LLMs allow enterprises to be more nimble in leveraging data, and make better business decisions, to gain competitive advantages. They have the potential to change the architecture of data stacks and have implications on data lineage, data quality, data security and observability. While this poses a threat to companies who address these issues using “pre-LLM” technology, it creates an opportunity for founders to re-think solutions leveraging the power of LLMs.
A modern data stack is a set of tools and technologies used by organizations to store, process, and analyze data. It typically includes cloud-based platforms, databases optimized for specific data types such as No-SQL databases, graph databases, and more recently, vector databases. These databases are complemented by tools for cataloging, lineage and quality, governance, and observability. Analytical and business intelligence tools use these databases and tools to deliver insights.
LLMs, on the other hand, are pre-trained artificial intelligence models capable of understanding human language at a large scale and complexity. They have enormous capabilities in terms of automation of tasks, drawing inferences, and generating documents. They can be used to drive business decisions. Combining the power of LLMs with modern data platforms, therefore, has huge promise.
The integration of LLMs into modern data stacks has led to more advanced natural language processing, better customer experiences, and improved business outcomes. LLMs have made it easier to process and analyze large amounts of data quickly and accurately, freeing up analysts and data scientists to focus on higher-level analysis and decision-making. They have also improved the accuracy of natural language processing and text analytics, enabling organizations to extract meaning from unstructured data sources such as social media and customer feedback. Using LLMs to query databases using natural language allows business users who may not know SQL to use the power of data in making business decisions. Additionally, LLMs have improved the quality of predictive models by identifying correlations and patterns that may not be apparent to human analysts.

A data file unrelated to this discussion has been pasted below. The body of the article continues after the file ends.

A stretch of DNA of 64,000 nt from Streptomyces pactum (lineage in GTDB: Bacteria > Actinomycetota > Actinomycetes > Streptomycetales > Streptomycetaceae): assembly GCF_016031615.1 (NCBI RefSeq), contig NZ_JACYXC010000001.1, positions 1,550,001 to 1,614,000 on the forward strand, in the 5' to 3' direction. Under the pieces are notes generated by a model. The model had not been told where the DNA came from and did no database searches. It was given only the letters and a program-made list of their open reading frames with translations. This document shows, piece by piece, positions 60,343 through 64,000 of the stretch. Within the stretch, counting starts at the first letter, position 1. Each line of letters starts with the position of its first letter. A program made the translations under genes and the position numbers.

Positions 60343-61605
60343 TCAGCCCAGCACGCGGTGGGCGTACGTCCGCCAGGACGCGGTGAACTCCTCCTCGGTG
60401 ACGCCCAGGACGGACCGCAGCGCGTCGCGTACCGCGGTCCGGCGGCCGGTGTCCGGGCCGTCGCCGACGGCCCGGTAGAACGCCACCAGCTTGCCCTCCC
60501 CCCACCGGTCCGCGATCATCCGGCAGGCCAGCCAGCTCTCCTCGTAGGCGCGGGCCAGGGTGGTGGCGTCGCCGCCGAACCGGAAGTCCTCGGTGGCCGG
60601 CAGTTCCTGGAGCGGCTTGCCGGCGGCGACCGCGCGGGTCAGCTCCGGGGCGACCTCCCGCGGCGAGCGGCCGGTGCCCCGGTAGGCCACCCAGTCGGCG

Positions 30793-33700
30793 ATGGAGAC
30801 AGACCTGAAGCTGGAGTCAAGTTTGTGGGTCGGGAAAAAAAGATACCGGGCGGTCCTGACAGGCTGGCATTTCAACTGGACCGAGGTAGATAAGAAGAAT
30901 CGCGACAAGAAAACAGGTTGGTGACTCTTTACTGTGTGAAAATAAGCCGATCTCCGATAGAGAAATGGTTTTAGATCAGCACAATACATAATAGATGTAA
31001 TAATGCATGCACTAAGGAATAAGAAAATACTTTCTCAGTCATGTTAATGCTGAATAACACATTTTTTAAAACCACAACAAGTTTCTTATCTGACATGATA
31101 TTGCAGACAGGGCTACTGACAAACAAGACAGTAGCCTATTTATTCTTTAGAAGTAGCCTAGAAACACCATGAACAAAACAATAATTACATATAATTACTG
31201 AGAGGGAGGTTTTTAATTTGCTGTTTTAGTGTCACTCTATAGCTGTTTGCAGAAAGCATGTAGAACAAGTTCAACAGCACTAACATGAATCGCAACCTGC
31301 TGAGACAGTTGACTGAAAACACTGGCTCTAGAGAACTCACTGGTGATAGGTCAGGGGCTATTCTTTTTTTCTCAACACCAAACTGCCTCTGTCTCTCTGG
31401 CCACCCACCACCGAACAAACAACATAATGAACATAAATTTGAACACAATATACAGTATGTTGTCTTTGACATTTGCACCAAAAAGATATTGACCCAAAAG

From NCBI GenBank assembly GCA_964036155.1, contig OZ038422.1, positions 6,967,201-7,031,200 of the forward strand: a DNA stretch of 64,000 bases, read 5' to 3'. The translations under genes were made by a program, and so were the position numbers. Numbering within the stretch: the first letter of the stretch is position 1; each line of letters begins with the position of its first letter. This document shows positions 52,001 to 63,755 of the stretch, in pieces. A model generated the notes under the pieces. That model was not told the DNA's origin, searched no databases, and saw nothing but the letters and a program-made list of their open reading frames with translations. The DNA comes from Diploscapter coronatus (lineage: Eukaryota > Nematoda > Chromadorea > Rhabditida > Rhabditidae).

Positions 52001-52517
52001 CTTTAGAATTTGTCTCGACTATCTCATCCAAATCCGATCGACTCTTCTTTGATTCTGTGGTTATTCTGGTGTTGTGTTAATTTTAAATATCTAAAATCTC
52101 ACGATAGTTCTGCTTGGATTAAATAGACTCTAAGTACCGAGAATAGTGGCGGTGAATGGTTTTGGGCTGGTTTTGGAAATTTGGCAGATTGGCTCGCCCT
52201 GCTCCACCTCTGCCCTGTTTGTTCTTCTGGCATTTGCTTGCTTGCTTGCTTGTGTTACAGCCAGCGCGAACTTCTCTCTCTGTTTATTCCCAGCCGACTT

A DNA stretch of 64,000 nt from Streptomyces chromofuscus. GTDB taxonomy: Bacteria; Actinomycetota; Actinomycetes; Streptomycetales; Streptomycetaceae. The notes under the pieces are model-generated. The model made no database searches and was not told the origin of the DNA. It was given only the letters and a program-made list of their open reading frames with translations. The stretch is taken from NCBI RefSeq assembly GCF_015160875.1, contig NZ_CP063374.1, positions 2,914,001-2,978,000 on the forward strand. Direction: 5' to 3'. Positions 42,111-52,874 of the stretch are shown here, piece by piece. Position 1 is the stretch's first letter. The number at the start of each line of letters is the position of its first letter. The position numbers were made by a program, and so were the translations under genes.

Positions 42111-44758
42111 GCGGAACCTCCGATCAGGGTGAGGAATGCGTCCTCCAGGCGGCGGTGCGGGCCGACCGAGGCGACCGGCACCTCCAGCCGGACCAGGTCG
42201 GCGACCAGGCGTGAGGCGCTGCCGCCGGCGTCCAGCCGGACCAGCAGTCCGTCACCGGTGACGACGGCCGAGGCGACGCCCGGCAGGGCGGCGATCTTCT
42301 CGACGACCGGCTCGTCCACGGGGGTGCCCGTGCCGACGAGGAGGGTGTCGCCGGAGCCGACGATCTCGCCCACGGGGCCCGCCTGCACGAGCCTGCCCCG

The integration of LLMs is bringing significant changes in the architecture of modern data stacks. Enterprises are looking for ways to use LLMs to improve data quality, cleaning, and pre-processing. To use the full power of LLMs requires an adjustment to the underlying databases used to support LLMs. One such database is the emerging field of vector databases. Vector databases can be used as repositories of inferences from LLMs. Another use of vector databases is to use AI to prevent and stop security attacks. It is still unclear whether a vector database would represent a full-blown forking in the long-term, given there are parallel and somewhat contradicting shifts in the broader database segment.